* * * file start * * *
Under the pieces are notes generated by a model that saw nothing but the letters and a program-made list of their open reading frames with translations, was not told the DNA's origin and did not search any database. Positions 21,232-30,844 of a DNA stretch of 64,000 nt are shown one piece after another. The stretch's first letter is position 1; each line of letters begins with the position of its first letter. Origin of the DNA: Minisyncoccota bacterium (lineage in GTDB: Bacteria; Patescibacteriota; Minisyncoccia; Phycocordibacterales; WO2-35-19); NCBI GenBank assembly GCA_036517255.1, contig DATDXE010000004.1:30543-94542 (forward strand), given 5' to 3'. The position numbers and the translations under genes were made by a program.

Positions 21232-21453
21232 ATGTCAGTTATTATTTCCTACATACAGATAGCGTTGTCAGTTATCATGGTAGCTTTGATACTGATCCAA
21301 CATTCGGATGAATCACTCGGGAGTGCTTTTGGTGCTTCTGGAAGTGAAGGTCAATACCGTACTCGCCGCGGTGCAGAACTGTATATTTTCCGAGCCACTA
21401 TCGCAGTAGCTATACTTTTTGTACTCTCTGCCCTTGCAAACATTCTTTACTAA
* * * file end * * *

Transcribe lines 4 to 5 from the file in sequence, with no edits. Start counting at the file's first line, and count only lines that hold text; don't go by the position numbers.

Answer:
21301 CATTCGGATGAATCACTCGGGAGTGCTTTTGGTGCTTCTGGAAGTGAAGGTCAATACCGTACTCGCCGCGGTGCAGAACTGTATATTTTCCGAGCCACTA
21401 TCGCAGTAGCTATACTTTTTGTACTCTCTGCCCTTGCAAACATTCTTTACTAA